Research Papers

Enhancement of Impingement Cooling in a High Cross Flow Channel Using Shaped Impingement Cooling Holes

[+] Author and Article Information
Andrew C. Chambers

Department of Engineering Science, University of Oxford, Parks Road, Oxford OX1 3PJ, UK

David R. H. Gillespie

Department of Engineering Science, University of Oxford, Parks Road, Oxford OX1 3PJ, UKdavid.gillespie@eng.ox.ac.uk

Peter T. Ireland

 Rolls-Royce plc., P.O. Box 31, Derby DE24 8BJ, UK

Robert Kingston

 Rolls-Royce plc., P.O. Box 3, Filton, Bristol BS34 7QE, UK

J. Turbomach 132(2), 021001 (Dec 31, 2009) (8 pages) doi:10.1115/1.3140282 History: Received June 09, 2006; Revised March 23, 2009; Published December 31, 2009; Online December 31, 2009

Impingement systems are common place in many turbine cooling applications. Generally these systems consist of a target plate that is cooled by the impingement of multiple orthogonal jets. While it is possible to achieve high target surface heat transfer with this configuration, the associated pressure drop is generally high and the cooling efficiency low. Furthermore, especially in large impingement arrays, the buildup of cross flow from upstream jets can be significant and results in deflection of downstream impingement jets reducing the resultant heat transfer coefficient distribution. This paper presents a computational and experimental investigation into the use of shaped elliptical or elongated circular impingement holes designed to improve the penetration of the impinging jet across the coolant passage. This is of particular interest where there is significant cross flow. Literature review and computational investigations are used to determine the optimum aspect ratio of the impingement jet. The improved heat transfer performance of the modified design is then tested in an experimental rig with varying degrees of cross flow at engine representative conditions. In all cases, a 16% increase in the Nusselt number on the impingement target surface in the downstream half of the cooling passage was achieved. Under the first four impingement holes, a Nusselt number enhancement of 28–77% was achieved, provided no additional cross flow was present in the passage. When appropriately aligned, a significant reduction in the stress concentration factor caused by the addition of a hole can be achieved using this design.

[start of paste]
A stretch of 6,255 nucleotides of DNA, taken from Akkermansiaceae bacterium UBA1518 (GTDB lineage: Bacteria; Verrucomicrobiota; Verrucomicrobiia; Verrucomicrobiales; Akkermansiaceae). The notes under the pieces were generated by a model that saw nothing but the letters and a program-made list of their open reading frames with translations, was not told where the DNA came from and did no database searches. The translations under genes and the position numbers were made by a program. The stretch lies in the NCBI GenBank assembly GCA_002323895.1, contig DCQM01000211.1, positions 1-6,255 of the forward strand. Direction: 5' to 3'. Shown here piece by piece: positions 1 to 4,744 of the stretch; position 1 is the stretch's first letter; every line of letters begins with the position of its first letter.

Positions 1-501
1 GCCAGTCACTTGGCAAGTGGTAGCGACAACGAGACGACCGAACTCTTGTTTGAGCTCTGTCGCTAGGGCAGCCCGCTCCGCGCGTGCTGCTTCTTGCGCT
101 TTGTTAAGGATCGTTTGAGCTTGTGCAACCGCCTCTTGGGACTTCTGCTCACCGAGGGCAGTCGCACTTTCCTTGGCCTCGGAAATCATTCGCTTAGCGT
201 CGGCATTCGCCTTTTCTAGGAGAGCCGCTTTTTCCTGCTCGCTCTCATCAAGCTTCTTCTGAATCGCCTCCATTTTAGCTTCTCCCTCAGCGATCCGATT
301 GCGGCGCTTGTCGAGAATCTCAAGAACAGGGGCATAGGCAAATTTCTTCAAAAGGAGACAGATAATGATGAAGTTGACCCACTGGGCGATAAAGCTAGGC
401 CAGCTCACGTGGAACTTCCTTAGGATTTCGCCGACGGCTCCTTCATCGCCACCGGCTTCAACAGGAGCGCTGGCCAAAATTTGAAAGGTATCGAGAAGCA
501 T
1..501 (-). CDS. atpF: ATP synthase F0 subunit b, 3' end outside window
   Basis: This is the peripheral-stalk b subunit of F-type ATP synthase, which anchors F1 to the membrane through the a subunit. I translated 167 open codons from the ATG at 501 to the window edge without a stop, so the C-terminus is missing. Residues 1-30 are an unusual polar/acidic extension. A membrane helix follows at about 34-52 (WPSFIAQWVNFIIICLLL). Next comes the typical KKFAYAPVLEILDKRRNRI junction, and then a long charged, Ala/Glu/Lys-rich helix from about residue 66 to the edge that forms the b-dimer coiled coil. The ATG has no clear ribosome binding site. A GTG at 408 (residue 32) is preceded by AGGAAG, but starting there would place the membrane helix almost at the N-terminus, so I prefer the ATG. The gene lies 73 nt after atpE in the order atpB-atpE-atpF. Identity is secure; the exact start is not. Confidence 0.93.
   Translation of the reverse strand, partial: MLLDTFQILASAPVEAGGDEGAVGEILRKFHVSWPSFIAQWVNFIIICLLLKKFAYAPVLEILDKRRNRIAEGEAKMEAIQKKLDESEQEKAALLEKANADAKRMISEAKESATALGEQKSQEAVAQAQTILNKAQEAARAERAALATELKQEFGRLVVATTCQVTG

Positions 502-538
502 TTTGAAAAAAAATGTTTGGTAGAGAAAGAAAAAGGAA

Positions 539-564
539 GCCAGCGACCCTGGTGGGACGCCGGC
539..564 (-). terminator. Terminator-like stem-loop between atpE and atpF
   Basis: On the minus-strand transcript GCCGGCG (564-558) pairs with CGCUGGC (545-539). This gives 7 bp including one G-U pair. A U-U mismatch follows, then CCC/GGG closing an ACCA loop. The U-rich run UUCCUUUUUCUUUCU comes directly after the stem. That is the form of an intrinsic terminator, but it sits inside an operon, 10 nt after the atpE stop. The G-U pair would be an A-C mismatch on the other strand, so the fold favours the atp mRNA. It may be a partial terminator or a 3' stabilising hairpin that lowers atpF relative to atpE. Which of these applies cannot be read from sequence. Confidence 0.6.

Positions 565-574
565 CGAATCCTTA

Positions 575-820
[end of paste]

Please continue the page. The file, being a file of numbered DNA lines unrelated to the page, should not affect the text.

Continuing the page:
Copyright © 2010 by American Society of Mechanical Engineers
Your Session has timed out. Please sign back in to continue.



Grahic Jump Location
Figure 1

Schematic cross section of a turbine blade

Grahic Jump Location
Figure 2

Impingement channel geometry

Grahic Jump Location
Figure 3

Grid used for CFD analysis of impinging channel

Grahic Jump Location
Figure 4

Flow field for jet aspect ratio=1.0

Grahic Jump Location
Figure 5

Flow field for jet aspect ratio=1.2

Grahic Jump Location
Figure 6

Flow field for jet aspect ratio=1.5

Grahic Jump Location
Figure 7

Flow field for jet aspect ratio=2

Grahic Jump Location
Figure 8

Flow field for jet aspect ratio=1.0,30 deg upstream injection

Grahic Jump Location
Figure 9

Particle lines crossing a measurement plane as a fraction of the total jet particle lines

Grahic Jump Location
Figure 10

Maximum effectiveness on a plane

Grahic Jump Location
Figure 11

Schematic diagram showing the layout of the experimental apparatus

Grahic Jump Location
Figure 12

Details of the elongated hole impingement plate and the hole geometry

Grahic Jump Location
Figure 13

Local Nu̱/Nu¯max, cross flow=5%, Rejet=20,000

Grahic Jump Location
Figure 14

Local jet effectiveness, cross flow=5%, Rejet=20,000

Grahic Jump Location
Figure 15

Nuavg/Nu¯max, Rejet=20,000

Grahic Jump Location
Figure 16

Reduction in effective area caused by separation at impingement holes (view of the y-z plane)

Grahic Jump Location
Figure 17

The effect of Cd on relative jet velocity for the 19 hole impingement channel



Some tools below are only available to our subscribers or users with an online account.

Related Content

Customize your page view by dragging and repositioning the boxes below.

Related Journal Articles
Related eBook Content
Topic Collections

Sorry! You do not have access to this content. For assistance or to subscribe, please contact us:

  • TELEPHONE: 1-800-843-2763 (Toll-free in the USA)
  • EMAIL: asmedigitalcollection@asme.org
Sign In